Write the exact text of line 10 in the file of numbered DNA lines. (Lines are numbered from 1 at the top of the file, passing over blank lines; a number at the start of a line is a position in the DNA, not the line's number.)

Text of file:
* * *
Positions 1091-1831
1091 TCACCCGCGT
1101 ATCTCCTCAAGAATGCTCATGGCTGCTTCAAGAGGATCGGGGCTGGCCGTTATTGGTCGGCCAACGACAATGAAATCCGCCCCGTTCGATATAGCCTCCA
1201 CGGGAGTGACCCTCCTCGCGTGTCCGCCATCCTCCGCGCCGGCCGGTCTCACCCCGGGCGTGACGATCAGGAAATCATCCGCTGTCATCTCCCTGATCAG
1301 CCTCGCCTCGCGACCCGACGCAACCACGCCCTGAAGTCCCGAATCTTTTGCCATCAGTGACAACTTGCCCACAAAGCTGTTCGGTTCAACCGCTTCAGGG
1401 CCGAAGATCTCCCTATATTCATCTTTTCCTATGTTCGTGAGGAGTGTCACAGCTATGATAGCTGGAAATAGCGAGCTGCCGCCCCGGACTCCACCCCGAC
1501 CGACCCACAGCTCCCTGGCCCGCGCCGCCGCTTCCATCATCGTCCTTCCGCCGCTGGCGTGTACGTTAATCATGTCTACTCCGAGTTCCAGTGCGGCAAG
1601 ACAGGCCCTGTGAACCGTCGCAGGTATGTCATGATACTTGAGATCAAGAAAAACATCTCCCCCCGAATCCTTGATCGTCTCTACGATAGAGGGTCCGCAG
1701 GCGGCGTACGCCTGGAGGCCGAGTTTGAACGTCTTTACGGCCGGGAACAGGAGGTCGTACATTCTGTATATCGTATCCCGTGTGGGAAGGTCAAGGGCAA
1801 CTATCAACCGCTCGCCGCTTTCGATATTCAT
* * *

1801 CTATCAACCGCTCGCCGCTTTCGATATTCAT